Media Center

PA Tax Law News – September 2013

September 11, 2013

In this issue: Commonwealth Court Denies Manufacturing Exclusion to Service Provider  l  PA Telecom Gross Receipts Litigation Finally Moving  l  Philadelphia Property Owners Take Notice! Reassessment Appeal Deadline Approaching  l  PA Business Taxes Rank Mid-PackUpcoming Seminars – Join Us!  l  PA Issues On Appeal – Corporate Taxes

Commonwealth Court Denies Manufacturing Exclusion to Service Provider

by Sharon R. PaxtonOn August 6, 2013, in a case with possible implications for other providers of nontaxable services, Pennsylvania’s Commonwealth Court ruled, en banc, that a medical group’s MRI and CT scan equipment does not qualify for the manufacturing exclusion for Sales and Use Tax purposes. The Court affirmed the Board of Finance and Revenue’s denial of a refund claim filed by Tristan Radiology Specialists, P.C. (“Taxpayer”) for tax paid on such equipment. We expect the Taxpayer to appeal the Commonwealth Court’s decision in this case.

The Taxpayer argued that the process of producing an MRI or CT image constitutes the “manufacture” of “tangible personal property,” as those terms are defined in the Sales and Use Tax statute. The term “manufacture” is statutorily defined to include “operations, engaged in as a business, which place any tangible personal property in a form, composition or character different from that in which it is acquired….” See 72 P.S. § 7201(c). The Taxpayer’s argument was premised on the fact that the creation of an MRI or CT image, which is recorded on film, compact disc and/or a computer hard drive, constitutes the production of tangible personal property (an MRI or CT image) through operations which result in a transformation of tangible personal property acquired for use in the production process. The Sales and Use Tax manufacturing exclusion has been broadly construed by Pennsylvania’s appellate courts, and application of the exclusion to the production of MRI and CT images would arguably be consistent with the Commonwealth’s application of the exclusion to other types of operations not commonly perceived as “manufacturing.”

Somewhat surprisingly, the Court expressly declined to interpret the statutory definition of “manufacture” as applied to the production of MRI and CT images (other than to state that the statutory definition of “manufacture” is so broad that, if it were taken literally, it would produce an absurd result). Rather, the Court concluded that certain regulatory provisions, which are unrelated to the manufacturing exclusion, are controlling. The Court determined that the disputed equipment does not qualify for the manufacturing exclusion because the equipment is specifically subjected to tax under both 61 Pa. Code § 31.6 (“Persons rendering nontaxable services”) and 61 Pa. Code § 52.1 (“Purchases of medicines, medical supplies, medical equipment and prosthetic or therapeutic devices”). We believe the Court erroneously relied on these regulations because neither regulation was intended to restrict the scope of the manufacturing exclusion. In addition, the Court’s analysis arguably calls into question the applicability of the manufacturing exclusion, as well as other statutory exclusions and exemptions, to businesses rendering all types of nontaxable services – a result which likely was not intended by the Court.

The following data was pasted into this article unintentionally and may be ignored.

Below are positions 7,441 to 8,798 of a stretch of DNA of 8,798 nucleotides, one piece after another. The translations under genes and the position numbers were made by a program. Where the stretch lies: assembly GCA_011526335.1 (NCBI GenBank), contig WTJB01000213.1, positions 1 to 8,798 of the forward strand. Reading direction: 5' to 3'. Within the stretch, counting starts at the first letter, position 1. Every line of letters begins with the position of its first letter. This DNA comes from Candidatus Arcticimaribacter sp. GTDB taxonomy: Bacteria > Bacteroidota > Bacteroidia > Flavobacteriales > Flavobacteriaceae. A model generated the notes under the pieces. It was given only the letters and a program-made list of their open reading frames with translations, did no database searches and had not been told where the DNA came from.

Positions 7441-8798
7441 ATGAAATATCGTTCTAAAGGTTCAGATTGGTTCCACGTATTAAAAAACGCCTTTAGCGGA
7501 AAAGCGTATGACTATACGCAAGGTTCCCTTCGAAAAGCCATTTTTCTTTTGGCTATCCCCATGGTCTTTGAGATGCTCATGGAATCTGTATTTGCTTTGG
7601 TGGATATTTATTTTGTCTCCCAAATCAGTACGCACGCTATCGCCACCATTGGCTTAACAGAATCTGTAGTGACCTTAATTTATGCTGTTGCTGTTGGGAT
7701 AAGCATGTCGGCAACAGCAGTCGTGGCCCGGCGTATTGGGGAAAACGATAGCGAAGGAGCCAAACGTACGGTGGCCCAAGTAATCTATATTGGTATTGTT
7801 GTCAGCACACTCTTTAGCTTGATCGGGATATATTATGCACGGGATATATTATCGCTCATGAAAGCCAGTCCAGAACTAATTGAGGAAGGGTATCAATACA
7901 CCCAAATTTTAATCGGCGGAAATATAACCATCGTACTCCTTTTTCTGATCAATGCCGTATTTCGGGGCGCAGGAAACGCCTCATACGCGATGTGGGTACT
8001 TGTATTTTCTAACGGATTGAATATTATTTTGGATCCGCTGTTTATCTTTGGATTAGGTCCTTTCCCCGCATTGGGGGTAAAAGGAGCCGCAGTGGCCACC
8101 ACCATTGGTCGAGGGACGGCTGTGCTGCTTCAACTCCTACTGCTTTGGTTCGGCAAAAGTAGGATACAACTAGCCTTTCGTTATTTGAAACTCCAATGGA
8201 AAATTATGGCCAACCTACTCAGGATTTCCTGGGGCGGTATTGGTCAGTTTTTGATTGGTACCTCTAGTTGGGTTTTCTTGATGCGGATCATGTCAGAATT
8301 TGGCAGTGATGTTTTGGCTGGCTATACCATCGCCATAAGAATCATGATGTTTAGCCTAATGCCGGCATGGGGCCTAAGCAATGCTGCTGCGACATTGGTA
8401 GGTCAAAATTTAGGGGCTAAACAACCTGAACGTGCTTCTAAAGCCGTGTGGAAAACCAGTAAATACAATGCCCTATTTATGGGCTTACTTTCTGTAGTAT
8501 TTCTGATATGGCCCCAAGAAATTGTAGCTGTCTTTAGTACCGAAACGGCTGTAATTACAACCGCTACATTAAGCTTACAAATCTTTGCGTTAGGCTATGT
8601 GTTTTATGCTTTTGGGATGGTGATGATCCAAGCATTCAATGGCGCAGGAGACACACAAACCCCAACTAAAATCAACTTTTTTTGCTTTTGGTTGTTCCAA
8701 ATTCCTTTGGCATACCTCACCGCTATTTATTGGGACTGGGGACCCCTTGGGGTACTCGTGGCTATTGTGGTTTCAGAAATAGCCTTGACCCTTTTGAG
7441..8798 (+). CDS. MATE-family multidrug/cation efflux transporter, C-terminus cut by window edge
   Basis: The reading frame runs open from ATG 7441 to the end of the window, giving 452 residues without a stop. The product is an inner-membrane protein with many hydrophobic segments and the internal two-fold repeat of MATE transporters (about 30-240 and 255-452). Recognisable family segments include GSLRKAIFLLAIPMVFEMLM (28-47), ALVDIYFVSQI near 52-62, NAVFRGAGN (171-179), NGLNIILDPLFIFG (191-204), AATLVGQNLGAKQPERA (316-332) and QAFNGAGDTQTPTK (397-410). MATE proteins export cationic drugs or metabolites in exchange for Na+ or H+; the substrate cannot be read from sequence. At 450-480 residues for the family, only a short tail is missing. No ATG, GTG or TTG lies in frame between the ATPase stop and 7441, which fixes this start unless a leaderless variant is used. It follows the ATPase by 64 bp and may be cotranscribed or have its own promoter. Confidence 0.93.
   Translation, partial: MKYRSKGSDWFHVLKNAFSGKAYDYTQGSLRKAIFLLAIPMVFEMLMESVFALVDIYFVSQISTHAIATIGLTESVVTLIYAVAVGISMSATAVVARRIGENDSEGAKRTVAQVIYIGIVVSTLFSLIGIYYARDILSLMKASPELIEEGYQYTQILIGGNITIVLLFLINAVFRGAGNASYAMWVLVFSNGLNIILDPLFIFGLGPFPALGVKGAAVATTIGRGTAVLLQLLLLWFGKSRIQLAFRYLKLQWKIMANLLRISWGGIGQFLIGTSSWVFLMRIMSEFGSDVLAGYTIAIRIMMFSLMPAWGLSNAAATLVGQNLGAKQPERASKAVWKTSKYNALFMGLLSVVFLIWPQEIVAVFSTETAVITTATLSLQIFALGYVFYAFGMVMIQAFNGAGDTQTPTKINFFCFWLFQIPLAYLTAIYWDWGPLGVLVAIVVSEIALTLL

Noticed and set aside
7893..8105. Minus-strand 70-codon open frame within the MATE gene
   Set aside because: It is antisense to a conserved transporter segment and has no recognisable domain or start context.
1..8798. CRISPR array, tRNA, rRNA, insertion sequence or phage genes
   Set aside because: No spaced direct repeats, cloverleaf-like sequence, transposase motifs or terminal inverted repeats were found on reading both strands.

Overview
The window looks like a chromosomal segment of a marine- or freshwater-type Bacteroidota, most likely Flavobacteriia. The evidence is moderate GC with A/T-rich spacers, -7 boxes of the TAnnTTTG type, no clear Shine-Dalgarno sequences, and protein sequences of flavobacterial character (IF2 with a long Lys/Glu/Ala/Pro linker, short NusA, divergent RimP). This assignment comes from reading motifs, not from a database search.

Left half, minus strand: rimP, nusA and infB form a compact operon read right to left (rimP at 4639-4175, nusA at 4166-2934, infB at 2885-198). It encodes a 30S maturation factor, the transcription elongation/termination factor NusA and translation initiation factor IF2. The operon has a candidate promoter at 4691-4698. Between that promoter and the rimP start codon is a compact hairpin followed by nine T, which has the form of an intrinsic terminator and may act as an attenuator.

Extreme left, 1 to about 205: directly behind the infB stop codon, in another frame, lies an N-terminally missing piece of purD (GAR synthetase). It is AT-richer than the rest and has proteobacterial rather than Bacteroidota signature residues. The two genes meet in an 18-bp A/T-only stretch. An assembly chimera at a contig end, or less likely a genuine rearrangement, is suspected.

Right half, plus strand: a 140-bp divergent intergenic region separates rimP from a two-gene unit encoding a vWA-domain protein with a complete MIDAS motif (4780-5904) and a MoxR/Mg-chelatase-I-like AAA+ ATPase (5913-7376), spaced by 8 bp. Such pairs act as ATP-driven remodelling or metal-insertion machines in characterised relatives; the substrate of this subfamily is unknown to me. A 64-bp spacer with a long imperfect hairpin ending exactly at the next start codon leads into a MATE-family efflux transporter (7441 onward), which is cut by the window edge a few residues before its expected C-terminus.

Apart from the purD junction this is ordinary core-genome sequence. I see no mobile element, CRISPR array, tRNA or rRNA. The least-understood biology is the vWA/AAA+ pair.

Regulation § 31.6 merely explains the general rule that “[p]ersons rendering nontaxable services are consumers of the taxable personal property and services used in their business.” 61 Pa. Code § 31.6 (emphasis added). Regulation § 31.6 applies to all types of businesses that provide nontaxable services, and is not limited to services provided by “the learned professions.” We do not believe that this regulation can properly be interpreted to prohibit a service provider from claiming an exemption or exclusion, such as the manufacturing exclusion, to which it is otherwise entitled. Nevertheless, the Court’s analysis seems to do just that – by concluding that it was not necessary to consider whether the Taxpayer’s production of MRI and CT images constituted “manufacture” because tax was specifically imposed by Regulation § 31.6.

Notwithstanding Regulation § 31.6, service businesses have historically been permitted to claim the manufacturing exclusion for equipment used to produce “tangible personal property” for their own use. For example, service businesses could claim the manufacturing exclusion for equipment used in “in-house printing” operations or in the generation of electricity for their own use. Similarly, construction contractors could claim the manufacturing and processing exclusions for equipment used to produce prefabricated concrete, asphalt, cabinets, metal staircases and many other items for use in their own construction activities. The Court’s decision in this case could potentially be interpreted to deny the manufacturing and processing exclusions in these situations, and to all providers of nontaxable services who produce tangible personal property for their own use in the provision of nontaxable services.

Finally, Regulation § 52.1 clarifies the scope of the statutory exemption at 72 P.S. § 7204(17) for medical supplies and equipment. That regulation also has nothing to do with the scope of the manufacturing exclusion.

PA Telecom Gross Receipts Litigation Finally Moving

by James L. Fritz

For several years, cases have been piling up in anticipation that Verizon Pennsylvania, Inc. and other taxpayers would be arguing lead cases challenging the application of Pennsylvania’s Gross Receipts Tax to various types of telecom charges. Finally, as briefly noted in our last newsletter, the first decision was rendered on July 5th by Pennsylvania’s Commonwealth Court. (Verizon Pennsylvania, Inc. v. Commonwealth, No. 266 F.R. 2008) The court ruled that receipts from private telephone lines and directory assistance services are subject to tax. However, charges for non-recurring services such as telephone line installation, moves or changes to telephone lines and service and repair of telephone lines are not subject to tax.